(Readers of this Newsletter may recall that in the Spring 2014 issue I published several stories of researchers who are facing brick walls in tracing their family roots. One of those is Barbara Bond. She recently contacted me with an update. While she has not yet broken through her brick wall she has, just maybe, found a crack in the structure. Barbara's original story, and her update, are listed below. If you have Bond family members in your background, or if you know how to research Dutch families, please contact her. Barbara also has a plea for people to participate in DNA research, and I agree. -- HB)
Burdick Newsletter, Spring 2014:
I have been searching for the parentage of a James E. (Edward) Bond who had married Amarilla Burdick in 1845 in Illinois. Amarilla was born in Chittenden County, Vermont, the daughter of Lorin and Esther Bixby Burdick, both of whom were also born in Vermont. Lorin and his family later settled in Plainfield, Will County, Illinois.
Based on the census, James Bond was born most likely between 1811 and 1815 in either New York or Vermont. In 1837 he appeared in the City Directory of Cleveland, Ohio: he was in a business called "Bond and Bishop, Painters and Glaziers." His partner was Jacob Bishop, son of Abram Bishop and Anna Tremain (Truman) Bond from Granville, Washington County, New York. Anna apparently was a descendant of the Watertown, MA, Bond family for which there is no Y-DNA match with my husband.
In 1839 James Bond was in Chicago, Illinois, residing in the City Refectory on Dearborn Street. In 1845 he married Amarilla Burdick and had 2 children -- James Jr. and Timothy -- before he settled ca. 1852 in Lockport, Will County, Illinois. The names of his other children were: Mary E., Charles Alden (my husband's great-grandfather), Harriet, William (died young), Ella Susan, Lewis and Catherine. Unfortunately, many records between 1839 and about 1853 appeared not to have survived the Chicago Fire!
On 29 Feb. 1888 James Bond died of pneumonia, aged 78.
Despite much searching, no documents could be found which identified his parentage or even provided a clue.
So... if anyone has any information (no matter how little) please let me know. I may be contacted at email@example.com. Thank you in advance. I know this sounds like a plea, and it is! Someone, somewhere must have a clue.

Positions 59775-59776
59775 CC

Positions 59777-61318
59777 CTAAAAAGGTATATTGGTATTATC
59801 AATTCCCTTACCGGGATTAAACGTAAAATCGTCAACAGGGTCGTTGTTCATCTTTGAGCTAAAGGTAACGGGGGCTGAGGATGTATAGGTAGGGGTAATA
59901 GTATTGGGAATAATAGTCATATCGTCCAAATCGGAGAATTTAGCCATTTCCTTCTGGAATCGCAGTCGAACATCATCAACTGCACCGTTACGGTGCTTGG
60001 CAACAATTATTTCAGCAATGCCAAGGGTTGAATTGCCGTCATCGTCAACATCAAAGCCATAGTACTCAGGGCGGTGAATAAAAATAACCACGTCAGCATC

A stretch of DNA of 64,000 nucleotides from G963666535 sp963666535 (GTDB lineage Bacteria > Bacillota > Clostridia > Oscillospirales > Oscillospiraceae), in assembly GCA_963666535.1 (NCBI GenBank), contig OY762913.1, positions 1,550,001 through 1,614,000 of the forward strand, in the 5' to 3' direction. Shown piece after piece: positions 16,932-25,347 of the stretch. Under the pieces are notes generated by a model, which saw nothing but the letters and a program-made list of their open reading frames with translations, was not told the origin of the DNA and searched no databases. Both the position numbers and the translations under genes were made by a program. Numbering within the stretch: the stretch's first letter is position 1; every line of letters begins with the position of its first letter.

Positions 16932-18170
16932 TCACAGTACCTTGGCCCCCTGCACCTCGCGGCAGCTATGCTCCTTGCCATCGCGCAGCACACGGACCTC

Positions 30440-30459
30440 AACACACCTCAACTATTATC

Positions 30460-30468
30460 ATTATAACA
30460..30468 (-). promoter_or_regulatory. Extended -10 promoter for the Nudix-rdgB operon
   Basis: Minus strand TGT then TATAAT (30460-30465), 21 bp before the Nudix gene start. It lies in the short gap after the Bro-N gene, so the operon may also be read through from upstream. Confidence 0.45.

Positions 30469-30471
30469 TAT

So far no solution with my husband's Bond ancestry; however, I recently got a new submission into his Y-DNA database (using Familytree DNA) at a genetic distance of 3 (multiply 130 by 3 to get the approximate time frame of the common ancestor). What is interesting is that the name was not Bond -- it is Dusenbury and the genealogy of the submitter goes back to the early 1600's when a Hendrick Hendricksen van Doesburg came to New York from Gelderland, Netherlands. This could be a non-paternity event (adoption or illegitimacy) or simply the adoption of the name Bond by a branch of the Dusenbury family. The latter is really possible since the Dutch did not have surnames as we know them until 1811. So, for example, the name given above really means Henry, the son of Henry, from Doesburg. You can see what problems this could cause in this country. For one thing, not all Dusenburys are most likely related!
Well, this is a type of clue but it doesn't much help -- it muddies the waters, so to speak, because over 60% of the autosomal DNA would be the same for this Dusenbury and Bond (this name could have many varies spellings). Consequently, it is important for me to know when the name changed. I am still spending a huge amount of time working on this and just hope I can solve it in my lifetime! What would help is for more males to have the Y-DNA test done!
Haplogroup of James Edward Bond is I-M223 (old group of Viking origin)
A high number of autosomal DNA submitters (Familytreedna and Ancestry DNA) show linkage in their gedcoms to Alden, Standish and Cooke). One of James Bond's sons, Charles Bond (ca 1857-1926), was given the middle name of Alden.
James Bond lived in Illinois since 1839 (in first city directory). He was a painter and glazier. He died in Lockport, Will County, Illinois, on 28/29 February 1888. He is buried in the Lockport Cemetery. According to what I was told by the cemetery administrator, there were no tombstones on the plot that he had purchased.
James Bond was earlier found in the 1837 City Directory of Cleveland, Ohio. He was in business, Bond and Bishop, Painters and Glaziers. The Bishop was Jacob Bishop of Granville, Washington County, NY. His mother's maiden name was Bond and she goes back to the Watertown, MA, Bonds; this group does not have James Bond's Y-DNA haplogroup.